The following is a free, full excerpt from a recent issue of Bitcoin Magazine Pro, The Bitcoin Magazine Premium Markets Newsletter. To be among the first to get these insights and other on-chain bitcoin market analysis straight to your inbox, subscribe now.
In today’s Bitcoin Magazine Pro, we will be covering the historically significant 200-week moving average, as well as weekend price action and derivatives market action.
Bitcoin is currently below its 200-week moving average, which has only happened four times in Bitcoin’s history and marks significant cyclical bottoms, but none have occurred in the unique economic situation we find ourselves in today. While today and this past weekend will likely look like prime accumulation opportunities five years from now, it’s hard to conclude that the worst is over and things are only picking up from here, with potentially more cryptocurrency-related contagion and macro headwinds. Notwithstanding the ugly macro backdrop (which the market has no doubt been pricing in over the past six months), simply looking at the 200-week moving average to frame Bitcoin accumulation has served past market participants very well.
derivatives market shenanigans
Our issues over the past week have focused solely on cryptocurrency contagion as industry-wide panic erupted over whether various counterparties were solvent and whether funds on various platforms were safe for users/depositors.
Read last week’s editions here:
While much of the sell-off was driven by forced selling due to collateralized lending on DeFi protocols (or fear of it), the derivatives market on centralized exchanges also deserves a close look as it still plays an important role in the movement market short- /medium term.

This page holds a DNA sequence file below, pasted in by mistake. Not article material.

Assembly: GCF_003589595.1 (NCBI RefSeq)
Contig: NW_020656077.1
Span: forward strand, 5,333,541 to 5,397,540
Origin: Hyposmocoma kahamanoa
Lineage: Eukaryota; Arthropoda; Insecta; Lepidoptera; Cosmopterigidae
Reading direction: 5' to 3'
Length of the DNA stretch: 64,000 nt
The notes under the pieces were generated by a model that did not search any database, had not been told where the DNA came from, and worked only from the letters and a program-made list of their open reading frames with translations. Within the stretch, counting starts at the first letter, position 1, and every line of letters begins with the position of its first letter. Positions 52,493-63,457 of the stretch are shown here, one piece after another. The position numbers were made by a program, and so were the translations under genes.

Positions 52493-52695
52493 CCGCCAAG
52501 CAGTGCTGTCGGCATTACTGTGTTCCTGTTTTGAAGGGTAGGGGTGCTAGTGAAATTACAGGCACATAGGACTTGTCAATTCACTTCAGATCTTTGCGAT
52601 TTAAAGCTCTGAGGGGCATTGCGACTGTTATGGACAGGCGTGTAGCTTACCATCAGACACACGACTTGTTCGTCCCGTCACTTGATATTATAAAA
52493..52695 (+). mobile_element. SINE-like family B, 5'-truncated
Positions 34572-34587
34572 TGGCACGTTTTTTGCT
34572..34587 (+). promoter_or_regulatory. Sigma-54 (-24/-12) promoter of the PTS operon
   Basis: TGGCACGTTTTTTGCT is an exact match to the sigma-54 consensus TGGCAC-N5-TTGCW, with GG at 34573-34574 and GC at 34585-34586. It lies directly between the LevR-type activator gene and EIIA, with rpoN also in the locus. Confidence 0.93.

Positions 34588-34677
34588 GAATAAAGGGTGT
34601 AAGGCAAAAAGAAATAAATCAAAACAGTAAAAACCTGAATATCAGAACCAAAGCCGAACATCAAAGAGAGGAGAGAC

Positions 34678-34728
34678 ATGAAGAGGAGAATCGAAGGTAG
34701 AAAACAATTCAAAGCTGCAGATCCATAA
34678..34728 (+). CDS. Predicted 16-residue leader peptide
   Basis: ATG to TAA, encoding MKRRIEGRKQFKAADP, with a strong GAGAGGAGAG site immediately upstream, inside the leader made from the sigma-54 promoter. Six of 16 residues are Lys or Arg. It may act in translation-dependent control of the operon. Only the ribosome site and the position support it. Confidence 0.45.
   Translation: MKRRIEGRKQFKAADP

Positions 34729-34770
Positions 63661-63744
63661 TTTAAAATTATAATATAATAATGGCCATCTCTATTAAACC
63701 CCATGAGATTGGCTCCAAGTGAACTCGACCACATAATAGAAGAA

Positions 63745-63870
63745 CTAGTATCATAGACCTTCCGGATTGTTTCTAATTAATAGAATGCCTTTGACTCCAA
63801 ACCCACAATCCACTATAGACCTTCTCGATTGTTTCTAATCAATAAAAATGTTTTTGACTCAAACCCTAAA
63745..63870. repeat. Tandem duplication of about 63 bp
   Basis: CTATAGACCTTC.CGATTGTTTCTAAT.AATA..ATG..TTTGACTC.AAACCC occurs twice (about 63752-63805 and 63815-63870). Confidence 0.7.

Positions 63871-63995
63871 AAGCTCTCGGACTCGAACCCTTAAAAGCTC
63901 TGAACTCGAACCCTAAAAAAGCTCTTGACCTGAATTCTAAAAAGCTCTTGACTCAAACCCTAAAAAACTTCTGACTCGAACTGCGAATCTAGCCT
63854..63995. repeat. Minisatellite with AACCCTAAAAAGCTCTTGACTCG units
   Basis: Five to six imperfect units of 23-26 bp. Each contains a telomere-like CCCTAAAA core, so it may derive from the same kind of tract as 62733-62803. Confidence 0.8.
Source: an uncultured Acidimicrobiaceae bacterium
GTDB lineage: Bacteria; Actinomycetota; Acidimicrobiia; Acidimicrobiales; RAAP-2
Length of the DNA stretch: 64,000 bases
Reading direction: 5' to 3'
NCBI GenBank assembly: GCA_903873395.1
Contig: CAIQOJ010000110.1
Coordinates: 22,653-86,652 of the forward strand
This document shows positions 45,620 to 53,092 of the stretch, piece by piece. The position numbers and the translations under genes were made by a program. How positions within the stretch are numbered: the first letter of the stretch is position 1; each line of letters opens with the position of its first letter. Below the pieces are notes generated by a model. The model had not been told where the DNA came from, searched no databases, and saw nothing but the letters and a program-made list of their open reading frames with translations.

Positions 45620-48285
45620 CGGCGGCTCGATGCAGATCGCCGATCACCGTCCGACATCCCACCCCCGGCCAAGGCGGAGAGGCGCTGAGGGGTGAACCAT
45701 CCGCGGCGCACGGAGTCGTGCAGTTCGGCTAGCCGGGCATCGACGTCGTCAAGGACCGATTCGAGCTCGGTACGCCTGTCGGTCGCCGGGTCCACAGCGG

As the price of bitcoin fell below $20,000 and ether to $1,000, perpetual swap futures open interest exploded and funding rates went deep into negative territory.
In layman’s terms, as markets fell, derivatives traders drove the price lower with increasing leveraged capital, with negative funding rates showing that perpetual futures contracts led the way down.
As the price hit the mid-$17,000s and found supply, late shorts were sidelined and became forced buyers as the market quickly reversed, flying back to $20,000 before the weekend was over. There is no such thing as a free market lunch, and the bitcoin market has a way of punishing all undisciplined/overly leveraged market participants through its notorious volatility. This derivatives market data leads us to conclude that the rally back to $20,000 was more of a function of covering short sales.
It should be noted that one of the telltale signs of a bitcoin bottom is a sharply shortened market, and comparing derivatives market data to previous years shows that this phase could be very soon.
A heavily shorted bitcoin derivatives market is a market primed to fly higher, and while we saw a strong reversal above $20,000 over the weekend due to a squeeze in short positions, the worst could be yet to come.
Sustained periods of negative funding for perpetual futures and backwardation (futures price below spot price) are two of the biggest telltale signs that a market is primed for a reversal to the upside.
While short positioning has been more frequent and severe over the past few days than it has been over the past six months, during a true market cycle bottom (when analyzing past cycle bottoms), you should.